Why I am a communistWhy I am a communistWhy I am a communist

Why I am a communist

Andriy Manchuk
Why I am a communist
To answer this question, I need to understand myself, and remember how I came to my political views


In recent years, I have often been asked why I still call myself a communist. Good people who are concerned with my fate hinted that this is not the most reasonable position for a citizen of our country, which has turned anti-communism into the basis of state ideology and politics. Is it worth creating additional problems for yourself? -- friends ask me carefully. They reasonably remind me that I myself did not spare criticism for the leadership of the now-banned Communist Party of Ukraine, and more than once spoke about the unseemly pages of the Soviet past. And loyalty to leftist ideas does not at all imply loyalty to a single concept or word -- even if there is a great, terrible and wonderful history behind it.

To answer this question, I need to understand myself, and remember how I came to my political views. Perhaps this can be called an accident -- but only in the sense of Hegel's definition, who meant by it an as-yet unknown pattern. Of course, I had to share the fate of my generation, turning into a good patriot, with a religious belief in the absence of any alternative to a market economy and a full set of nationalist prejudices. However, something went wrong -- and my personal development was carried out through resistance to right-wing dogmas, gradually imposed on us as immutable norms.

Perhaps books are to blame. My parents, a subway builder and a kindergarten speech therapist, put together a large library, as was customary at that time for many Soviet families. It contained many treasures, from Ivan Efremov and the Strugatsky brothers to Dreiser, Steinbeck, Marquez and Robert Merle, who wrote a novel about the red Parisian May. By the way, his book was published in Ukrainian -- but it didn’t matter, since I grew up in a bilingual environment since childhood, brought up with equal respect for Ukrainian and world culture. And this was an important vaccine against the contagious disease of nationalism.

In my childhood, there was never a place for idealizing Soviet society. Even at the end of perestroika, I discovered the classics of dissident literature, and I always knew that my great-grandfather Vasil Manchuk was shot on an unjust and absurd charge -- and my grandfather spent his youth in prison because of this. However, the same grandfather, who later went through the entire war against Nazism, said that the Soviet government gave him shoes, electric light and education in his native language. And his children were able to receive from the society built during his lifetime everything that many generations of our ancestors could not dream of. And this objective approach allowed me to develop a balanced view of 73 years of Soviet history -- not forgetting its crimes and achievements.

What I learned from books and stories was superimposed on my personal experience -- after all, my youth came during a turbulent period of capitalist restoration, when old ideals collapsed and new states were created, which immediately proudly declared their thousand-year history. Of course, at the time I did not understand the causes and essence of the events taking place around me, but I definitely did not harbor illusions about them. The beginning of the nineties did not at all dispose one to naive views of the world -- the country was engulfed in a crisis, the salaries of parents depreciated, and food transfers from the village were a holiday for the family. Clothes were bought in gigantic flea markets, stocks of potatoes stored on the balcony acquired strategic importance, and buckwheat with canned fish has been one of my favorite dishes ever since.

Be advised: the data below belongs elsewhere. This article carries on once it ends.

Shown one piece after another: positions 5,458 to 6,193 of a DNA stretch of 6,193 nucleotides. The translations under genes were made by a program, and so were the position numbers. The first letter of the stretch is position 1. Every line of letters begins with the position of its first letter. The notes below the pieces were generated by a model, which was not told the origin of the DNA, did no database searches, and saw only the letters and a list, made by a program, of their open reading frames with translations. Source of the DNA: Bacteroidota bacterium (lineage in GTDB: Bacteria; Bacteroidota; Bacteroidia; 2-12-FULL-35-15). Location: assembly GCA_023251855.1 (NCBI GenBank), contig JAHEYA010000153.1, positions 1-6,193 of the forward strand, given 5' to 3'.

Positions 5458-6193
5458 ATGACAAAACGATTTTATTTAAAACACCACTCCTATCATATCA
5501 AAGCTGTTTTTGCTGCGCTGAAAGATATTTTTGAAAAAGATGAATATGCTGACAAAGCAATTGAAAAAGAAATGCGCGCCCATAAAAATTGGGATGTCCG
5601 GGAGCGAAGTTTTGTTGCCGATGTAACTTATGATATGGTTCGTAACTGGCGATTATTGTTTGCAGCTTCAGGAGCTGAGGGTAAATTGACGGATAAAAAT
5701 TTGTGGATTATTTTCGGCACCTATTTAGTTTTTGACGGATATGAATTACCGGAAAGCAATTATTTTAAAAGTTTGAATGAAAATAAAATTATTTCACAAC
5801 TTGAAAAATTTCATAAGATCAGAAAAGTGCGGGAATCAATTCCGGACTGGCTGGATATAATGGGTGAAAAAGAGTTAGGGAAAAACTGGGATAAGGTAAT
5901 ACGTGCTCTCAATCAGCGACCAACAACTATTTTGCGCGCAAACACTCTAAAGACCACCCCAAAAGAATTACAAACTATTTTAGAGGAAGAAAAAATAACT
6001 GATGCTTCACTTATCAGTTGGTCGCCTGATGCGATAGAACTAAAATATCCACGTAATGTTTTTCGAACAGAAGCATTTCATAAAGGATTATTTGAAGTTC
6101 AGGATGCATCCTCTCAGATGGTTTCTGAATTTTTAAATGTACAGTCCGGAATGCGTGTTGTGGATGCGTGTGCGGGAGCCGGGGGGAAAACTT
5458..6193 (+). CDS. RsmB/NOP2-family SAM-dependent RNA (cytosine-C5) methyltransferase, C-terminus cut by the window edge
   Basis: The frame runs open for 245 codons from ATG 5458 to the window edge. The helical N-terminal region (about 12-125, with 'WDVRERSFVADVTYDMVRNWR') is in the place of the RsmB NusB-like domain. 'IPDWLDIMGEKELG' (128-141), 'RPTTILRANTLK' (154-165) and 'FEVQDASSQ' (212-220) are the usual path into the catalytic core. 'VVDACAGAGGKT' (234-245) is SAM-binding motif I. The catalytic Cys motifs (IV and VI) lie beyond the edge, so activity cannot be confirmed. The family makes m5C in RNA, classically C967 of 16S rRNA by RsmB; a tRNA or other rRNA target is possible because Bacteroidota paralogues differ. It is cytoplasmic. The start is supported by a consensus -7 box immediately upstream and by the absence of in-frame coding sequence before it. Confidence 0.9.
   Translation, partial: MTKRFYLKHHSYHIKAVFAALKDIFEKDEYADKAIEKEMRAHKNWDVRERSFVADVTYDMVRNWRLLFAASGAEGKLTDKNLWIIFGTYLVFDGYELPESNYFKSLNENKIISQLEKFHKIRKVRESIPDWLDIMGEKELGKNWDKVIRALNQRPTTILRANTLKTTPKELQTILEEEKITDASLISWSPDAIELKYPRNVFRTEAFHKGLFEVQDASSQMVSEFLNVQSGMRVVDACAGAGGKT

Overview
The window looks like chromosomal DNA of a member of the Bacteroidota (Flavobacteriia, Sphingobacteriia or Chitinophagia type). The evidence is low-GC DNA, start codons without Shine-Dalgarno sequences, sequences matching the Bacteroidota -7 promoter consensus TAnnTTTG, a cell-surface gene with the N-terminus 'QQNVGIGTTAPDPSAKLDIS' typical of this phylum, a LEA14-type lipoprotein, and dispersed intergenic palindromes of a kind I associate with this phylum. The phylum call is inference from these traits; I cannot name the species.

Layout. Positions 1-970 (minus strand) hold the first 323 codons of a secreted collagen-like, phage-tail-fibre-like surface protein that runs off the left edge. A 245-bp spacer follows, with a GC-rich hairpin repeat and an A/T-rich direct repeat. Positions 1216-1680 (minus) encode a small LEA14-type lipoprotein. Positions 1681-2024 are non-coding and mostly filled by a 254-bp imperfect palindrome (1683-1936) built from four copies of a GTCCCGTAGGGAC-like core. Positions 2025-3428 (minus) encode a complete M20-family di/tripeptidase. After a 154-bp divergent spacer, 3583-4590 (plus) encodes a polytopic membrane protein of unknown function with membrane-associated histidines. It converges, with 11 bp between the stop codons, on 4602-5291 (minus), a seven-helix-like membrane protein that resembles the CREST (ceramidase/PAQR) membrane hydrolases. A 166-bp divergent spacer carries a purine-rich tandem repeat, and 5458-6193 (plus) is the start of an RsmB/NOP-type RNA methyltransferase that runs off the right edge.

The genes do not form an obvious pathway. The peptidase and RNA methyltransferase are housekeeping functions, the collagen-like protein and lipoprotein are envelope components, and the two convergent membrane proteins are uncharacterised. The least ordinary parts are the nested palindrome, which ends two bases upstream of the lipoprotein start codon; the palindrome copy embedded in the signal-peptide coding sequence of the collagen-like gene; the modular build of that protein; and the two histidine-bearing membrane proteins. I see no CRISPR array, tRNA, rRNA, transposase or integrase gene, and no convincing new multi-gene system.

The jungle of the free market was growing around us -- and it was necessary to learn to live according to the laws adopted by it. After moving from the center of Kiev, I got to know them in a crowded school in the suburbs, studying on the second or third shift, in the class with the letter “K.” The embodied ideal of the generation were the Klitschko brothers who settled in my hometown, who had not yet gained worldwide fame, but were very popular in the Kiev suburbs thanks to their success in kickboxing and connections with the mafia authority Rybka. Their dog, a representative of a breed unprecedented for Soviet children -- the rat-like bull terrier Max -- rapaciously grinned at teenagers, as if warning what awaited us under the heavy heel of the sudden changes in the country.

Even then it was clear what place was prepared for me in the new reality of capitalist Ukraine. Born into the world in a huge country, great not so much for its notorious military-governmental power, as for the social gains of October -- which more than covered its many shortcomings -- I suddenly found myself in a poor, peripheral state, painfully dependent on external influence, which made the past its ideal, abandoning spacecraft in favor of embroidered shirts and clay Tripolye pots. And my life prospects were reduced to the opportunity to spend my life in office slavery, to create historical myths for the sake of a poor scientist’s salary, or to replenish the growing army of migrant workers.